The History Of Air Conditioning

Keeping your cool through the ages – from hand fans to electric air-conditioners

Back in the day, before you and I, before electricity, in fact, before most things, there weren’t many options to keep cool. It got hot and you suffered – simple. You could try hiding from the sun in your cave or under a tree, but you had to be on the constant lookout for giant creatures with a taste for humans and teeth to match.

Let’s face it, centuries ago, you were more concerned with staying alive than staying cool. If you were near a body of water, then good for you, you could jump in and cool off, depending on what predators lurked in their depths of course.

Hand fans

At some stage, someone started waving a branch with leaves around and realised the slight breeze provided them with some limited cooling comfort. And the first hand fan was invented. Not particularly user friendly and with limited effectiveness, it was still probably the original ancestor to today’s modern cooling systems.

The use of hand fans dates as far back as 3000 years to China, but they were labour intensive and the benefit didn’t always match the effort. If you could afford a professional waver (read slave), then you were sorted.

When in Rome

In ancient Rome, wealthy citizens devised their own cooling system. They would use their ahead-of-the-times aqueduct system to distribute water through the walls of their homes. This would give them some much needed respite when conducting their decadent lifestyles in scorching conditions.

Although, in this ultra-macho age, many people were mocked for trying to stay cool instead of taking it like a real Roman was supposed to.

When rich in DC

Back in the 1880s, then American president James Garfield, who was in ill health and struggling to deal with Washington D.C.’s harsh summer conditions, received the benefit of a rather crude home-made air conditioning system. It consisted of an awkward device, which blew air through cotton sheets doused in ice water. Apparently they used close to 225 000 kilos of ice in just two months.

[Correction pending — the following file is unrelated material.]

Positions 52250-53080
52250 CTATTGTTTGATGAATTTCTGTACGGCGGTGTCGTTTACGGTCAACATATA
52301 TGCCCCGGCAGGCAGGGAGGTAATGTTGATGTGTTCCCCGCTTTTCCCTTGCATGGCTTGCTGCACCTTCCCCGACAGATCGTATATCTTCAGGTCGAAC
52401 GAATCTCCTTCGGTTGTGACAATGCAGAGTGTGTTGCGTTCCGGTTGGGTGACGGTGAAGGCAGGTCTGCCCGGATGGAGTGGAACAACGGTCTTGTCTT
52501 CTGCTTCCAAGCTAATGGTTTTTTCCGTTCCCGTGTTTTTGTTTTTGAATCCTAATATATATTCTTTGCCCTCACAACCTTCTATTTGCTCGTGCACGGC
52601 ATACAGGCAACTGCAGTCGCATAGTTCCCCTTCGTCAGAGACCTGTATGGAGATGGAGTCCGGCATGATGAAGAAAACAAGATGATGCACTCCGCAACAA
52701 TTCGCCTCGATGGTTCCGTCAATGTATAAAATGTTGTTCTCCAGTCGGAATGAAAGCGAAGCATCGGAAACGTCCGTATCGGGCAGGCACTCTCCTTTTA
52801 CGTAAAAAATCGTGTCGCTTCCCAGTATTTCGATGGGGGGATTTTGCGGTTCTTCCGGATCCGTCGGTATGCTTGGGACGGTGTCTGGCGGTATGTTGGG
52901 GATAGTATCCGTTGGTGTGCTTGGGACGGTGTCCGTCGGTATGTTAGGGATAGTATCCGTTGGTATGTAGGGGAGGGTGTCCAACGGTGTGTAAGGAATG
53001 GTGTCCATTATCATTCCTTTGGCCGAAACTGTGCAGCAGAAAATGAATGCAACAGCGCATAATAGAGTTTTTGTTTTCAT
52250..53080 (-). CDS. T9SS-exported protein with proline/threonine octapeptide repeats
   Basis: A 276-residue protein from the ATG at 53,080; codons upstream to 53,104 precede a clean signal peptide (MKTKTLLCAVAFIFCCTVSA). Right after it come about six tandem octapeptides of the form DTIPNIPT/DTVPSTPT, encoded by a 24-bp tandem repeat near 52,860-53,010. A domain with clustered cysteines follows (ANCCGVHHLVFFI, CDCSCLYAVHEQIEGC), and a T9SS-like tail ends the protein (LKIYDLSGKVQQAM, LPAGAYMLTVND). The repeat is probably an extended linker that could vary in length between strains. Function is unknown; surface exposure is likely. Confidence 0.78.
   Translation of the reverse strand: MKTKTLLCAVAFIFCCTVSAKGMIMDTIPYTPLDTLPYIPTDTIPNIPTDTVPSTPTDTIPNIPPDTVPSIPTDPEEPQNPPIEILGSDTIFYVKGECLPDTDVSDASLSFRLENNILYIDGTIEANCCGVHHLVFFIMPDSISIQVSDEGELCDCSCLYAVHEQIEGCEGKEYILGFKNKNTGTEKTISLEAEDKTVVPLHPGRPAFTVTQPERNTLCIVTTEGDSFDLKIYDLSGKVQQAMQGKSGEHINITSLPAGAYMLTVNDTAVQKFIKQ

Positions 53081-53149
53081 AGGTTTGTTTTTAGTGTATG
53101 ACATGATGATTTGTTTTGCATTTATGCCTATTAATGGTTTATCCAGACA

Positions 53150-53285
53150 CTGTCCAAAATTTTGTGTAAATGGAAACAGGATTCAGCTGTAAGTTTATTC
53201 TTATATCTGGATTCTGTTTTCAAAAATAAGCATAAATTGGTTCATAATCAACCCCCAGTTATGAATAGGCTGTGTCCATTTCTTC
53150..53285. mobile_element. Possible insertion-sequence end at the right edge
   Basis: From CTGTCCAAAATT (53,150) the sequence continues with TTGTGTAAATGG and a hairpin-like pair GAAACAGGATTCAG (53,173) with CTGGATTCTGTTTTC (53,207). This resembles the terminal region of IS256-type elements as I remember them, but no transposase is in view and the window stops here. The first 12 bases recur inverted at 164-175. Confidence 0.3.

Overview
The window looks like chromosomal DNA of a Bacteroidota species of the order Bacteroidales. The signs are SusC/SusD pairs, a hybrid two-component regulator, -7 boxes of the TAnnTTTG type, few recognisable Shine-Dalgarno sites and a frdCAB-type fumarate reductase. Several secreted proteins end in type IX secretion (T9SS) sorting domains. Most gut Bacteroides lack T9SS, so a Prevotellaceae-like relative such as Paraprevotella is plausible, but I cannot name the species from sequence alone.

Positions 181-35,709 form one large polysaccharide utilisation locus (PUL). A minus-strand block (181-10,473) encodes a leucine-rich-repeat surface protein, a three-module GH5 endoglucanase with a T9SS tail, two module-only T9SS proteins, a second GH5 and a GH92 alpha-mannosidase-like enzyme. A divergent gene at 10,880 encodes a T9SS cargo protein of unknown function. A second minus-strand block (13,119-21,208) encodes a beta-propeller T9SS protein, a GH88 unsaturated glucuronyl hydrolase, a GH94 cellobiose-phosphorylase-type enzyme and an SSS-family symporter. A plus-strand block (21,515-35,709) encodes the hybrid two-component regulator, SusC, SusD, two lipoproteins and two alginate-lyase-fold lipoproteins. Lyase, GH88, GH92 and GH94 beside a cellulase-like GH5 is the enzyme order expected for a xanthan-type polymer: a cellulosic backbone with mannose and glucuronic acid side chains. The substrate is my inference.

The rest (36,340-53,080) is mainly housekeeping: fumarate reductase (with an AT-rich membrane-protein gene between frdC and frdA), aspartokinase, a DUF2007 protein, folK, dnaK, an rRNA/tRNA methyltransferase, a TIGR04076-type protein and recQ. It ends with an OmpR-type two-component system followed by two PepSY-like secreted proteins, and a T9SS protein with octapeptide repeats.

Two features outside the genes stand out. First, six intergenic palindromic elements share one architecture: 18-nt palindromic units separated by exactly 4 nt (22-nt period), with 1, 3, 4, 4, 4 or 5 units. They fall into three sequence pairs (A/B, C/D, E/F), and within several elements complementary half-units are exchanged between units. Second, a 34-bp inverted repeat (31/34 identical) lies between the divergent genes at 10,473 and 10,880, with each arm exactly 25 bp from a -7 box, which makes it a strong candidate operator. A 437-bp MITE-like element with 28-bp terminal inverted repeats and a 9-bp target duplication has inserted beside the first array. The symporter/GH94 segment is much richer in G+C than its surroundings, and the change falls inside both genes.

The rise of electric powered fans

Electricity, and in particular, Nikola Tesla’s invention of alternating current motors, made all the difference and brought about the popularity of oscillating fans in the early 20th century. Not long after, a 25-year-old New York engineer, Willis Carrier, developed the first modern air-conditioning system, which delivered air through water-cooled coils. The purpose here was not so much to cool down humans but to lower the humidity levels in the printing plant where he worked.

This large and ungainly machine was improved upon, and in 1922 the centrifugal chiller was invented. This allowed engineers to add a central compressor to the mechanism, which drastically reduced the cooling unit’s size.

This system was used in American theatres during those unbearably hot summers, when people would flock to the cinemas to cool down. And so the term ‘summer blockbuster’ was coined.

By the 1930s, air conditioners were being used in retail department stores, on trains and in offices, often resulting in a significant increase in productivity levels. It took the residential market a good few decades to catch up. By 1965, only 10% of US homes used an air-conditioner, and by 2007 this number had reached 86%.

Air conditioners lead to a population shift

The rise in popularity of air conditioning systems has made many cities, once considered unbearable to live in because of the heat, more attractive places to live and work. This has resulted in major long- term population shifts among the US populace.

We’ve come a long way from suffering in the heat, and modern air conditioning systems have changed the way we work and live. These days, just make sure that when you do decide to buy or install an air-conditioning system, that it’s the right one for your home or business. You can do this by dealing with an established and reliable team of professionals.

Contact your local air-conditioning specialists and never be uncomfortable indoors again.